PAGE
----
Starting from nothing was certainly a challenge for pioneering 14th Street restaurant Cafe Saint-Ex. But perhaps the greatest impact the Rammy Award-winning neighborhood gathering spot has had is the community building its done — both among its growing band of loyal followers and former staff who continue to drive forward D.C.’s hospitality scene — over the past 15 years.
When Saint-Ex opened in 2003, its block of 14th and T streets NW was barely a blip on the D.C. dining radar. There were no artisan ice cream shops or luxury condos or crowds clamoring for global small plates and homemade Pop Tarts.
Venturing out to experience the restaurant’s regionally inspired cuisine or sip a pint of specialty beer from the bar meant passing plenty of unseemly storefronts on the journey.
“It was a pretty forgotten area. There were a couple of restaurants,” says Jonathan Fain, a longtime Saint-Ex employee who is now a manager and part owner of the business. “Most people didn’t go past 16th Street.”
Saint-Ex took up residence it what had previously been an Ethiopian restaurant and became a neighborhood source for gourmet burgers, mussels, pastas, and more. It resonated with locals who wanted a solid meal that didn’t require traveling to more popular parts of town such as Dupont Circle or Georgetown.
“There were definitely people in the area who had bought houses and were trying to start a life, and what we provided was a place for them to go and get a good meal and not have to worry about the seedy element,” Fain says.
A decade and a half later, the restaurant remains a go-to for District residents — and now out-of-towners, too. And despite it’s relatively small footprint and casual bistro fare, Saint-Ex’s influence has rippled throughout the D.C. dining scene over the years.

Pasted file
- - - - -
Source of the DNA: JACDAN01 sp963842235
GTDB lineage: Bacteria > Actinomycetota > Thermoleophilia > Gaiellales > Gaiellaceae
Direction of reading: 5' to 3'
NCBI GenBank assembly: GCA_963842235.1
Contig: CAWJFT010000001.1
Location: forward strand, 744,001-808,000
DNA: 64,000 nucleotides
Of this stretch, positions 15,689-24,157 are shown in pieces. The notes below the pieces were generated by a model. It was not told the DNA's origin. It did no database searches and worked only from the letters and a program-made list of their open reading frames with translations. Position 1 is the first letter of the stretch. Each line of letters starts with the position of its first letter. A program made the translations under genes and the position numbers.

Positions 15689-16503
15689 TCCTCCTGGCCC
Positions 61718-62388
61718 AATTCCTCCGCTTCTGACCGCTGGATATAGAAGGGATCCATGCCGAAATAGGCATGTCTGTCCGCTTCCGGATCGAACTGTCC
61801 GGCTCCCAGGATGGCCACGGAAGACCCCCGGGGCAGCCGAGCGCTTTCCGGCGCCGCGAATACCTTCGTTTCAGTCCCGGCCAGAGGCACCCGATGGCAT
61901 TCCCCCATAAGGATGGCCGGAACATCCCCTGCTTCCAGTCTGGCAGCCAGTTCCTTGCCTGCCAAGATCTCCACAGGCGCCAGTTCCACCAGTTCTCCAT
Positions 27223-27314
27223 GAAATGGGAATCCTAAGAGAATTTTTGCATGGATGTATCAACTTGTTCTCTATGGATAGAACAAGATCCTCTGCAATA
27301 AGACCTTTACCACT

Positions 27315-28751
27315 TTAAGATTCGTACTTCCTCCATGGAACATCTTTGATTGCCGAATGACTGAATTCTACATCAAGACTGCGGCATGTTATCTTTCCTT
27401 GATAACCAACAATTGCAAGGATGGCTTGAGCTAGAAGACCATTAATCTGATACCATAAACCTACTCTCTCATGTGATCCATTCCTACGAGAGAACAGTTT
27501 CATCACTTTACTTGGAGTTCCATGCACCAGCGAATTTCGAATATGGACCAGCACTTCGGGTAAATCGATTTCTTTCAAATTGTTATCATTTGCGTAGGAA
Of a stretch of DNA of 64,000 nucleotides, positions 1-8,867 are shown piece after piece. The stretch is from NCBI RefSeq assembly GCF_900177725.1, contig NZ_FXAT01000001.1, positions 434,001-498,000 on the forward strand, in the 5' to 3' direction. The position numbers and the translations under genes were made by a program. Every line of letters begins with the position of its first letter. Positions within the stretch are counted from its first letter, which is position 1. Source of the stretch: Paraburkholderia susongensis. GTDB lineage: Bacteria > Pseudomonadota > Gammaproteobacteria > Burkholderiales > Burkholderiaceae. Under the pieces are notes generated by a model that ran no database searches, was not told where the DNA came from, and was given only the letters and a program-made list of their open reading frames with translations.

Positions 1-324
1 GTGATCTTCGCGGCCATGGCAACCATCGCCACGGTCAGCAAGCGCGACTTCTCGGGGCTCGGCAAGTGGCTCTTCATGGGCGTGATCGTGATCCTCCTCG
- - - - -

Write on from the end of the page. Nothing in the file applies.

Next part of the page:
In 2005, Saint-Ex welcomed Barton Seaver as its executive chef. Seaver ushered in an emphasis on regional cooking and local sourcing that’s become standard practice in many D.C. restaurants today. Seaver left the restaurant in 2007 and is now an author and program director for the Healthy and Sustainable Food program at Princeton University. Fain says the restaurant’s focus has evolved since the early days, but points to sister restaurant Bar Pilar (1833 14th Street NW) as carrying on the locavore tradition.
Other notable Saint-Ex alums include Justin Bittner (District Distilling Co.), Adam Bernbach (beverage director at 2 Birds 1 Stone, Doi Moi, Proof), and Jessica Klienmann (co-owner of Lyman’s Tavern).
“It’s really awesome to see people that work for you flourish and open their own thing,” Fain says. “I can look around and see the impact of Saint-Ex being open for this long.”
More recently, Saint-Ex has faced the intense competition and development along the 14th Street corridor and in D.C. more broadly. Fain is fine with that though, noting that competition forces businesses to stay on top of their game and become better. Fain credits much of the sustained success to a commitment to hospitality-driven service and an ability to stay flexible.
“You know that at midnight you can go to Saint-Ex and get a drink,” he says. “We don’t close early.”
He recalls an evening during the “Snowmaggedon” blizzard of 2010 during which the back of the house flipped burgers until the pantry ran out of bread.
“We’ve been a place that’s small enough that we can actually pioneer things and try new things,” Fain says. That adaptability includes regularly revamping the cocktail menu or hosting lively dance nights at its Gate 54 lounge downstairs. Saint-Ex’s current chef, Joel Hatton, recently extended brunch from Friday through Sunday.
So while there have been some chef changes and menu tweaks along the way, Fain seems happy that the core of Saint-Ex remains much as it was in 2003. Even as 14th Street continues to transform, don’t expect a whole lot to change as the restaurant sets its sights on another 15 years in business.
“We are who we are,” Fain says.